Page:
Since its initial discovery, the wreck has been revisited countless times by scientists, tourists, explorers, salvagers, and filmmakers, recovering thousands of items from the debris field.
RMS Titanic Inc. has retrieved numerous artifacts from the ship, showcasing them in touring exhibitions around the world and in a permanent display at the Luxor Las Vegas.
In 2019, a startling degree of deterioration was observed, with several significant features deteriorating noticeably, including the loss of the captain's bathtub.
While the Titanic's wreckage will inevitably degrade over time, it seems unlikely that the famed liner will fade from the collective consciousness of the public.
Safety Practices After The Titanic Tragedy
The tragic sinking of the Titanic, considered unsinkable, resulted in the below changes in maritime policy:
- Recommendations were made by both the American and British Boards that ships should carry enough lifeboats for all abroad
- United States government passed the Radio Act of 1912, the first legislation that need licenses for radio stations
- The US Navy allocated the Scout Cruisers Chester and USS Birmingham (CL-2) to conduct patrols within the Grand Banks region for the remainder of 1912
- The inaugural International Convention for the Safety of Life at Sea convened in London on November 12, 1913
- The International Ice Patrol, a US Coast Guard agency responsible for monitoring and reporting the positions of icebergs in the North Atlantic Ocean, was established and funded through international efforts; This organization continues its vital role to the present day
- Ships were refitted for increased safety, following the sinking of the Titanic
The ocean liner Titanic has gone down in history as the ship that was deemed unsinkable. For more than a century, it has been the inspiration for both fiction and non-fiction.
Several survivors even penned down their experiences in books, yet it wasn't until 1955 that the first historically accurate book emerged: "A Night to Remember," by Walter Lord.
Saved from the Titanic, the first film about the incident was released only 29 days after the tragedy occurred. The film had an actual survivor as its star, American actress Dorothy Gibson.
1958's A Night to Remember is still widely considered the most historically accurate film portrayal of the disaster.
James Cameron's 1997 film Titanic became the highest-grossing movie in history up to that time. The film won 11 Oscars at the 70th Academy Awards.
The catastrophe prompted the creation of many memorials and monuments dedicated to the memory of those who perished.
These solemn tributes were erected in cities that had experienced significant losses and in various English-speaking nations.
RMS Titanic Inc., the authorized company to salvage the wreck site, hosts a permanent Titanic exhibition at the Luxor Las Vegas Hotel and Casino in Nevada.
This captivating exhibit showcases a remarkable 22-ton slab of the ship's original hull, offering visitors a unique and immersive connection to the historical legacy of the Titanic.
List Of Movies About The Titanic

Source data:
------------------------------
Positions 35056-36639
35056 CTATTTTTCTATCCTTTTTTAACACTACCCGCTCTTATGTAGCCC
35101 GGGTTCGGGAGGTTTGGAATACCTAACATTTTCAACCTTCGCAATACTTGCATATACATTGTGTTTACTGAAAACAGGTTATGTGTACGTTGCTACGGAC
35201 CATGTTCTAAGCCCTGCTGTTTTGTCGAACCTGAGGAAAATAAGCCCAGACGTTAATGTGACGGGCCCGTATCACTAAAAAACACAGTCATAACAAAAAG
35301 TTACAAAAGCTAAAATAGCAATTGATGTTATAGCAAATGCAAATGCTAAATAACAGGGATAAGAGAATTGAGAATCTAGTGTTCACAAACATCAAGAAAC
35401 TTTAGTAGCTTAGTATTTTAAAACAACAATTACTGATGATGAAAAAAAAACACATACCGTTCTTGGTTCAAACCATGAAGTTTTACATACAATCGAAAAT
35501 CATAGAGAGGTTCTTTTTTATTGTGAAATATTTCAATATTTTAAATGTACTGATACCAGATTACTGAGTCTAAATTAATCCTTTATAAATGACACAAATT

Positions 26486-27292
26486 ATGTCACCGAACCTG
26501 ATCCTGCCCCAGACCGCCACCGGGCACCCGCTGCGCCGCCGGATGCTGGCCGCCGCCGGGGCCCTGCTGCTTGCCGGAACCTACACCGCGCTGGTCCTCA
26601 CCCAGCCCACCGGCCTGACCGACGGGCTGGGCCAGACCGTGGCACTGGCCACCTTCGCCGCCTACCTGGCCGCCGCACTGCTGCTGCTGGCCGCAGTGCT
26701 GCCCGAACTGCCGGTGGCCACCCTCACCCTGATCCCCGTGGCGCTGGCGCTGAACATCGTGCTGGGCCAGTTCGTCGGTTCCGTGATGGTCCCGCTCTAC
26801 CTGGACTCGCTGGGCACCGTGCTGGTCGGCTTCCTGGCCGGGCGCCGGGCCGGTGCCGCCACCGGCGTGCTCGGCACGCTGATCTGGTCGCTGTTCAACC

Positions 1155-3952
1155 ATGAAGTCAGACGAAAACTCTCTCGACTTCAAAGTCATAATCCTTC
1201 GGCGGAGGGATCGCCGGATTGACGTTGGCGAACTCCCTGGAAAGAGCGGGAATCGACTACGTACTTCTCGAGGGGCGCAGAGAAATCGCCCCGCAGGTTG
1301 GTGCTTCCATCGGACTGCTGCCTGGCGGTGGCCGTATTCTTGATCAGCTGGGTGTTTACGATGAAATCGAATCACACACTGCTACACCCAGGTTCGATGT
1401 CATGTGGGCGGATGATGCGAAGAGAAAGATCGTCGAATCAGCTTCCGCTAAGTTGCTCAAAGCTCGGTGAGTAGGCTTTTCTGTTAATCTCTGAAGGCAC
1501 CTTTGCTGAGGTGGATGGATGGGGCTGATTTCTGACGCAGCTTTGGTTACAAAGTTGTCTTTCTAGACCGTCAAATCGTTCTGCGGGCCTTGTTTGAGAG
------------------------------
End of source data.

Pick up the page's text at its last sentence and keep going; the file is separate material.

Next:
The Titanic has been the subject of numerous films, TV movies, and TV episodes. Its story has been portrayed across a spectrum of genres, spanning from short cartoon parodies to epic dramas.
Below, you'll find a compilation of drama films based on the Titanic story that were released theatrically:
|Saved from The Titanic||1912|
|In Nacht und Eis||1912|
|Atlantic / Atlantik||1929|
|A Night to Remember||1958|
|The Unsinkable Molly Brown||1964|
|Raise the Titanic||1980|
|Titanic (directed by James Cameron)||1997|
|The Chambermaid (on the Titanic)||1997|
|The Legend of The Titanic||1999|
|Titanic: The Legend Goes On||2000|
|In Search of The Titanic||2004|
|Holmes & Watson||2018|
15 Facts About Titanic
In this compilation, we unveil captivating Titanic facts sourced from a variety of reputable outlets such as magazines, media websites, archies.gov, and history.com.
- The ruins of the Titanic rest nearly 2.5 miles beneath the surface of the ocean.
- The iceberg that the ship hit is conjectured to have been 50 to 100 feet above the water. The entire iceberg is speculated to have been between 200 and 400 feet long.
- Only three of the ship's four funnels worked.
- The first safety lifeboat was released an hour after the collision.
- Over half the people on board could have had a chance of survival had the entirety of the space on the lifeboats been utilized.
- The remains of the ocean liner will eventually be entirely eaten away by rust-eating bacteria.
- Around 100,000 people attended the Titanic's launch.
- The Titanic burned an estimated 825 tons of coal each day.
- The ship's main anchor weighed more than 30,000 pounds so 20 horses were required to transport the anchor.
- Less than a third of all individuals on board survived.
- The sea water temperature was below freezing when the Titanic sank.
- Despite the Titanic's capacity to accommodate 64 lifeboats, it was equipped with a mere 20.
- Even to this day, a contentious debate persists regarding the proximity of the SS Californian to the Titanic at the time of the iceberg collision.
- The official name of the ship was Royal Mail Steamer (RMS) Titanic.
- Musicians played for over two hours as the ship went down.